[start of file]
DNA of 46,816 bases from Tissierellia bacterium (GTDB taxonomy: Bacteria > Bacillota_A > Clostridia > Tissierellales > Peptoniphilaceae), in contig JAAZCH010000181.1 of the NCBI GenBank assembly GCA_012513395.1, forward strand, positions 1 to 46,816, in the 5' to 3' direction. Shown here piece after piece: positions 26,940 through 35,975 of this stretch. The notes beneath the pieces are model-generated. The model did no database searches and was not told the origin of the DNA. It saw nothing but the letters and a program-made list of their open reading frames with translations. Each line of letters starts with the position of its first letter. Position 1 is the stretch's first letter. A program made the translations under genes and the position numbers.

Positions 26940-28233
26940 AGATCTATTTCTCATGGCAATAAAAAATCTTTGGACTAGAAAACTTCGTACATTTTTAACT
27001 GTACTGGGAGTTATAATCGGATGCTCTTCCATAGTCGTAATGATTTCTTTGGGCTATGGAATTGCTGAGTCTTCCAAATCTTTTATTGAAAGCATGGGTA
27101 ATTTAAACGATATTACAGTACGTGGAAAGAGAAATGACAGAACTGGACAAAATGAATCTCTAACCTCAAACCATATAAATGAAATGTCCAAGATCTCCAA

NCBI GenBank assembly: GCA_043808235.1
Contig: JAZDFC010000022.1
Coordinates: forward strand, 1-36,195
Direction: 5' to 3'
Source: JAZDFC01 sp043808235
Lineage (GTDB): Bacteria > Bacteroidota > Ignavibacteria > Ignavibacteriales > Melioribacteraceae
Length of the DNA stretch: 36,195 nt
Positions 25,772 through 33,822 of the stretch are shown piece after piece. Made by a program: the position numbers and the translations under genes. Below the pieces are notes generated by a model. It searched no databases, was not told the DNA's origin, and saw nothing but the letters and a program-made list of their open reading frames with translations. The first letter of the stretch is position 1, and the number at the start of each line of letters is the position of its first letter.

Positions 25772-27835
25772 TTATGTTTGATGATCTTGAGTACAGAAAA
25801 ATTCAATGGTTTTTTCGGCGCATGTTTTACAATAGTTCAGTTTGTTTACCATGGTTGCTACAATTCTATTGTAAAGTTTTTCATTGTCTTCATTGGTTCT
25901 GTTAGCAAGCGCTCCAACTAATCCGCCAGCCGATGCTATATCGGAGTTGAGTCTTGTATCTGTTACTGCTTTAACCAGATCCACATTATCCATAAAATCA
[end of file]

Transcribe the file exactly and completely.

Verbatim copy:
DNA of 46,816 bases from Tissierellia bacterium (GTDB taxonomy: Bacteria > Bacillota_A > Clostridia > Tissierellales > Peptoniphilaceae), in contig JAAZCH010000181.1 of the NCBI GenBank assembly GCA_012513395.1, forward strand, positions 1 to 46,816, in the 5' to 3' direction. Shown here piece after piece: positions 26,940 through 35,975 of this stretch. The notes beneath the pieces are model-generated. The model did no database searches and was not told the origin of the DNA. It saw nothing but the letters and a program-made list of their open reading frames with translations. Each line of letters starts with the position of its first letter. Position 1 is the stretch's first letter. A program made the translations under genes and the position numbers.

Positions 26940-28233
26940 AGATCTATTTCTCATGGCAATAAAAAATCTTTGGACTAGAAAACTTCGTACATTTTTAACT
27001 GTACTGGGAGTTATAATCGGATGCTCTTCCATAGTCGTAATGATTTCTTTGGGCTATGGAATTGCTGAGTCTTCCAAATCTTTTATTGAAAGCATGGGTA
27101 ATTTAAACGATATTACAGTACGTGGAAAGAGAAATGACAGAACTGGACAAAATGAATCTCTAACCTCAAACCATATAAATGAAATGTCCAAGATCTCCAA

NCBI GenBank assembly: GCA_043808235.1
Contig: JAZDFC010000022.1
Coordinates: forward strand, 1-36,195
Direction: 5' to 3'
Source: JAZDFC01 sp043808235
Lineage (GTDB): Bacteria > Bacteroidota > Ignavibacteria > Ignavibacteriales > Melioribacteraceae
Length of the DNA stretch: 36,195 nt
Positions 25,772 through 33,822 of the stretch are shown piece after piece. Made by a program: the position numbers and the translations under genes. Below the pieces are notes generated by a model. It searched no databases, was not told the DNA's origin, and saw nothing but the letters and a program-made list of their open reading frames with translations. The first letter of the stretch is position 1, and the number at the start of each line of letters is the position of its first letter.

Positions 25772-27835
25772 TTATGTTTGATGATCTTGAGTACAGAAAA
25801 ATTCAATGGTTTTTTCGGCGCATGTTTTACAATAGTTCAGTTTGTTTACCATGGTTGCTACAATTCTATTGTAAAGTTTTTCATTGTCTTCATTGGTTCT
25901 GTTAGCAAGCGCTCCAACTAATCCGCCAGCCGATGCTATATCGGAGTTGAGTCTTGTATCTGTTACTGCTTTAACCAGATCCACATTATCCATAAAATCA